the art of the veiled insult: an unpublished piece #1


This was a column I wrote in September … thought I might as well publish it myself: Trolls, ‘artful dodgers’ and the dying art of the not-so-veiled insult

839770a9ac92be17befcb3482b43ea63

I’ll be the first to admit that I quite enjoy a good bit of gossip – and have chuckled the loudest behind my iPhone screen at some of the insults flung across social networking platforms. Tempted as I have been to retweet, I’ve resisted. In fact, while I’m owning up, I might as well confess I’ve unleashed a few insults of my own. Nothing devastating, mind you. Still, an insult is an insult is an insult. But there’s a certain skill to a really well delivered insult. PCness aside – this particular art is facing erosion. Along with the English language.
The inclusion of the word ‘amazeballs’ into the Collins dictionary, I fear is a reminder that our dearly respected English dictionary under threat of erosion. The Weakest Link host Anne Robinson used to be the queen of the perfectly executed insult.  ‘Who has a brain only a mother would love?’ and ‘dear of dear, I don’t think there’s a collective name for a bunch of thickies’ have been some of my favourite lines… and more recently I laughed out loud at an episode of Dineo’s Diary when Dineo during a tirade at her boyfriend’s inefficient publicist she spat, ‘the only good thing about you is the quality of your weave.’ Those good oneliners are like hen’s teeth.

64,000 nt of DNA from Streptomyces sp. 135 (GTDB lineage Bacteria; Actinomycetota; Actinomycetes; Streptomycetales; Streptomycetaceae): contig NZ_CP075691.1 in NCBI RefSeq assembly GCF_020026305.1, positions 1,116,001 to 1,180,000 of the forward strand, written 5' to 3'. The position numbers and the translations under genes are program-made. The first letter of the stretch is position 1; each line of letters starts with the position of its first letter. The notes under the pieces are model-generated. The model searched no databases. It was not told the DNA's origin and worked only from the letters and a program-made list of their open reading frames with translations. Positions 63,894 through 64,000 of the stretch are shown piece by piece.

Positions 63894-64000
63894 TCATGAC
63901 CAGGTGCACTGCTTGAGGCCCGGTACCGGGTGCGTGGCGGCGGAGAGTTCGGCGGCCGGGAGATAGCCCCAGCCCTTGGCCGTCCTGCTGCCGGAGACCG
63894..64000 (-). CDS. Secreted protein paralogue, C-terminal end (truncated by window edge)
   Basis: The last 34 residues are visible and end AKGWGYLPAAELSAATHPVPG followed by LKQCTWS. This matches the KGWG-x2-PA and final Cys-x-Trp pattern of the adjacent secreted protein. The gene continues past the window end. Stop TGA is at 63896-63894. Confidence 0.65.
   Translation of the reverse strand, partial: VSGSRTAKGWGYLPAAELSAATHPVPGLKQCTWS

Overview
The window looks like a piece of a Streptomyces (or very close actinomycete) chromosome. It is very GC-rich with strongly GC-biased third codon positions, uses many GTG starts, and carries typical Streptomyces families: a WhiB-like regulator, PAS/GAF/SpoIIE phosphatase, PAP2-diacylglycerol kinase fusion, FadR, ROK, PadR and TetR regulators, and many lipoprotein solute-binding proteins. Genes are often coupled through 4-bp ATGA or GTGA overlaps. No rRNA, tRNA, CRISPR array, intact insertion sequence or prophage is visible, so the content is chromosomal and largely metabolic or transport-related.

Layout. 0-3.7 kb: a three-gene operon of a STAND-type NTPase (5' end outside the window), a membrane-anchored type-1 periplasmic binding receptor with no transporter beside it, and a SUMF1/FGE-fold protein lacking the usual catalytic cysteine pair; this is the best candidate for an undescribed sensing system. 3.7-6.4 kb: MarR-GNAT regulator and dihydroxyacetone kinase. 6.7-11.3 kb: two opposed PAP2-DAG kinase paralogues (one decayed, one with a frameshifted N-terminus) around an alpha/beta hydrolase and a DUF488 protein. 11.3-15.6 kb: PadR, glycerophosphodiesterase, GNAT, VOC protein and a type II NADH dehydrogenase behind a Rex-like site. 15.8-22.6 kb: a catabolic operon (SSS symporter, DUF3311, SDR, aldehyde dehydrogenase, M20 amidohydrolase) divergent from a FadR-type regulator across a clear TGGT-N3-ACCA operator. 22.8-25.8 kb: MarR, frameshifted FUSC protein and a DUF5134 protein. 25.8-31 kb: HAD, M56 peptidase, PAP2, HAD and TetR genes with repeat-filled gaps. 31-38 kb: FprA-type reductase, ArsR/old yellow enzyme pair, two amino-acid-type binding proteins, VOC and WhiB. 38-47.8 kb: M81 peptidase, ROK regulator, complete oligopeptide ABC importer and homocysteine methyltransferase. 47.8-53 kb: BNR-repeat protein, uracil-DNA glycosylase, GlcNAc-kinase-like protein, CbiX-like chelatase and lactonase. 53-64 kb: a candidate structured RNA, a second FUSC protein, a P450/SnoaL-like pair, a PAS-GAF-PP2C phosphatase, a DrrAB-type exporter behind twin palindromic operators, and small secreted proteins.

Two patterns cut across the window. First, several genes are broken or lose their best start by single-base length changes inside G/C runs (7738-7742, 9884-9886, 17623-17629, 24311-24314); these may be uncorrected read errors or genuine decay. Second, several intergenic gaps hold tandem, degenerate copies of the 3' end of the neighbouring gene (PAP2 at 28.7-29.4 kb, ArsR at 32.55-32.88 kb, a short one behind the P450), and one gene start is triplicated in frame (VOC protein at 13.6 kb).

The art of the veiled insult, the classic putdown and the ultimate backhanded compliment is slowly being chipped away by online trolls. It’s an uneven playing field where cowards lurk behind unidentifiable pseudonyms and hurl typographical abuse at mostly unsuspecting victims. Insults come in the form of ‘sit down’ or with a hashtag #justsaying #itsjusttwitter #hides and more at the end of it.
These days we take to the urban dictionary for definitions. And so in this spirit … take #justsaying for instance, which is defined as: ‘a phrase used to indicate that we refuse to defend a claim we’ve made — in other words, that we refuse to offer reasons that what we’ve said is true.’
Not only are we too lazy to come up with clever quips, we take more time dishing them out (in 140 characters or less) and then use those nifty hashtags to distance ourselves or not take responsibility for a mild affront? We rest easy in the safety of the LOL and the smiley or winking face just to make doubly sure there’s no real harm meant. The saying: ‘Many a truth in jest’ has never been more relevant.
Goodbye to clever repartee, and hello to inappropriate reactions to the misfortune of others. Take the case of the 21-year-old private who collapsed and died during training in Lim Chu Kang in April this year. The retort of a callous Singaporean girl Zheng Huiting, sparked a massive outcry when she quipped: ‘Singaporeans to weak? LOL’
I mean really, is that all you’ve got Zheng? #justsaying

Advertisements

2 thoughts on “the art of the veiled insult: an unpublished piece #1

Leave a Reply

Fill in your details below or click an icon to log in:

WordPress.com Logo

You are commenting using your WordPress.com account. Log Out / Change )

Twitter picture

You are commenting using your Twitter account. Log Out / Change )

Facebook photo

You are commenting using your Facebook account. Log Out / Change )

Google+ photo

You are commenting using your Google+ account. Log Out / Change )

Connecting to %s